Someone Tell Kraft That The Chemicals In Their Cheese Are Part Of The Charm
I may roll my eyes at food trends like cronut burgers and ramen pizza cupcakes, but I’m digging this new trend of companies altering food recipes to be more natural (whatever that really means). People aren’t drinking diet soda so much anymore, Subway is removing yoga mat chemicals from its bread, and now Kraft is removing an artificial preservatives from its famous individually wrapped cheese food product slices.
According to The Associated Press, in an effort to please the growing number of Americans who “try to stick to diets they feel are natural,” they will be removing a chemical preservative called sorbic acid and replacing it with natamycin. Kraft says that natamycin is a “natural mold inhibitor.” The change will affect Kraft Singles in full-fat American and White American varieties, the brand’s biggest sellers.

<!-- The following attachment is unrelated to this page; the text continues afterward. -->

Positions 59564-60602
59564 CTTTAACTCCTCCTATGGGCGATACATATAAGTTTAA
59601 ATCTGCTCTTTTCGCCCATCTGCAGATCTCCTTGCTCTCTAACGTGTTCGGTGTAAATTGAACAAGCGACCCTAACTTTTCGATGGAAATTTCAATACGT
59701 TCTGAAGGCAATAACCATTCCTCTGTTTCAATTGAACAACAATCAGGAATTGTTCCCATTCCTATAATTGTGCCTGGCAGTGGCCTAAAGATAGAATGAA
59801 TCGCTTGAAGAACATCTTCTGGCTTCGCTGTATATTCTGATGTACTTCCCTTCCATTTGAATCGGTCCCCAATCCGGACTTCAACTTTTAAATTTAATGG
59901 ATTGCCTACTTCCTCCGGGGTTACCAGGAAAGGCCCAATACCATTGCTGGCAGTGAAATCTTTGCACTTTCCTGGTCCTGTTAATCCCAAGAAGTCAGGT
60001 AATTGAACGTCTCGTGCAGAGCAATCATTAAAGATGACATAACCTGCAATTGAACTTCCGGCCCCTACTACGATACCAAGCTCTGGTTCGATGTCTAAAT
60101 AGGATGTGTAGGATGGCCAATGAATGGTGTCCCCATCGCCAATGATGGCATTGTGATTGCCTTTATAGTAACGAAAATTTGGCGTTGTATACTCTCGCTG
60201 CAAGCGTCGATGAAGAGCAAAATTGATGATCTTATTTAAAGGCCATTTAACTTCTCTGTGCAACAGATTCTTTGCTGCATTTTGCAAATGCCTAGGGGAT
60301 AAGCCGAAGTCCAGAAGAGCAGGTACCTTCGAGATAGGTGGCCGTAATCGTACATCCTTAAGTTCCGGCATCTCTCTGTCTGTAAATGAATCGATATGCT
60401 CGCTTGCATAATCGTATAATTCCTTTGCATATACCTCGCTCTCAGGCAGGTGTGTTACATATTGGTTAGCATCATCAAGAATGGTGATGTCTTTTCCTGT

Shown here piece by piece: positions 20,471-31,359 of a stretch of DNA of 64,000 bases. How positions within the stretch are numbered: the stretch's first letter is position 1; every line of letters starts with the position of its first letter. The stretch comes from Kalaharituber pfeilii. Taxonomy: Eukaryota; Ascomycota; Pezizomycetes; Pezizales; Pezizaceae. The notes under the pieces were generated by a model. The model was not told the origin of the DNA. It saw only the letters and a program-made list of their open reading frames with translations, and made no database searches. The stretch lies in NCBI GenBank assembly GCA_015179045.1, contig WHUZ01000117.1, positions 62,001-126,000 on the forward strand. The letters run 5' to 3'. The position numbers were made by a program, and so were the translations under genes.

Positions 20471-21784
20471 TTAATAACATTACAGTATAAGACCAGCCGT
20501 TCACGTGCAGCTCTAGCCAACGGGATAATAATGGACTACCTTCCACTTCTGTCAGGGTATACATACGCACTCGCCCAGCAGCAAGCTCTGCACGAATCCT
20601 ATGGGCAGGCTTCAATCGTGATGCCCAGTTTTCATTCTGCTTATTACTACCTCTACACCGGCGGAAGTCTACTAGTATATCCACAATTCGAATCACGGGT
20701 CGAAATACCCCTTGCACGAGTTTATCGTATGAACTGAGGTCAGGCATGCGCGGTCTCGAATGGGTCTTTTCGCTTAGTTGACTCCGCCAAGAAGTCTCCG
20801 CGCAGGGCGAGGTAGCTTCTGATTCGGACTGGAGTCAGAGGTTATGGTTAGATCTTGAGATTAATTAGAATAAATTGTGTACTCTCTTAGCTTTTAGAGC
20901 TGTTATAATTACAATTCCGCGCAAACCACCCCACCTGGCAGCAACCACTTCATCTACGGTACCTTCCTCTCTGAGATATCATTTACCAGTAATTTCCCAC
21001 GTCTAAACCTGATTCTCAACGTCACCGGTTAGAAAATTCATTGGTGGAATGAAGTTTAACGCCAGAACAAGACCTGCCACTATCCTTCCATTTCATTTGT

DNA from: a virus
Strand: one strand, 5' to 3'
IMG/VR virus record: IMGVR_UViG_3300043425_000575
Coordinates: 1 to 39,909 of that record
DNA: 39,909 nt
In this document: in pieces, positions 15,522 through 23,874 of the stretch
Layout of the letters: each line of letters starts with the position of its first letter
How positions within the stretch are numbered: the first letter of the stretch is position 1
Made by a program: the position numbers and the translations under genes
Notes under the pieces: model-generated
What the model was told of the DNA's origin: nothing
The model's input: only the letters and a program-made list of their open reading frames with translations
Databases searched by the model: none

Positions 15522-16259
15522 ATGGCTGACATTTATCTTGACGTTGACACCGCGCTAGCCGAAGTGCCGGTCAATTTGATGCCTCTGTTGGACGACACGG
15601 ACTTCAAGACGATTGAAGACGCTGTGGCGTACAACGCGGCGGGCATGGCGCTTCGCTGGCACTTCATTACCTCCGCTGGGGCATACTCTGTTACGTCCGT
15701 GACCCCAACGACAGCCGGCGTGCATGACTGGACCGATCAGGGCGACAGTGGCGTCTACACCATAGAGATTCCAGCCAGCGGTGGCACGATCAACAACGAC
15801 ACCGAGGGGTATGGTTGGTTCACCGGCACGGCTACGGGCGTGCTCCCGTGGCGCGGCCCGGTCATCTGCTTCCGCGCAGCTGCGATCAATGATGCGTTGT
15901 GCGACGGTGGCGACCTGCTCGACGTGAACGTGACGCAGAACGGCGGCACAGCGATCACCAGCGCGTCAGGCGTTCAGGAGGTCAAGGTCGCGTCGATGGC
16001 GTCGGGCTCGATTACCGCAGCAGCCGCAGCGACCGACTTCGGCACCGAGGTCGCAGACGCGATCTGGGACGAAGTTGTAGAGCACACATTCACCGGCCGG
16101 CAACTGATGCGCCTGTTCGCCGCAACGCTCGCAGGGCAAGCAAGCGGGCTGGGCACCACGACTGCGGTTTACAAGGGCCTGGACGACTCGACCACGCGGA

Removing creepy chemical preservatives is a bold move on Kraft’s part, particularly if you consider what else is in a Kraft Single. I thought they were comprised mostly of chemicals–the chemicals are what gives them that special something that separates Kraft Singles from real cheese. If they continue to remove chemicals one by one, will Kraft just be selling individually wrapped slices of air and milk? Processed as it may be, I do shamefully love American cheez–In N’ Out uses it on its cheeseburgers for godsakes. I’m just not sure if we’ll ever have individually wrapped processed cheese squares that are truly natural, or if we even want them.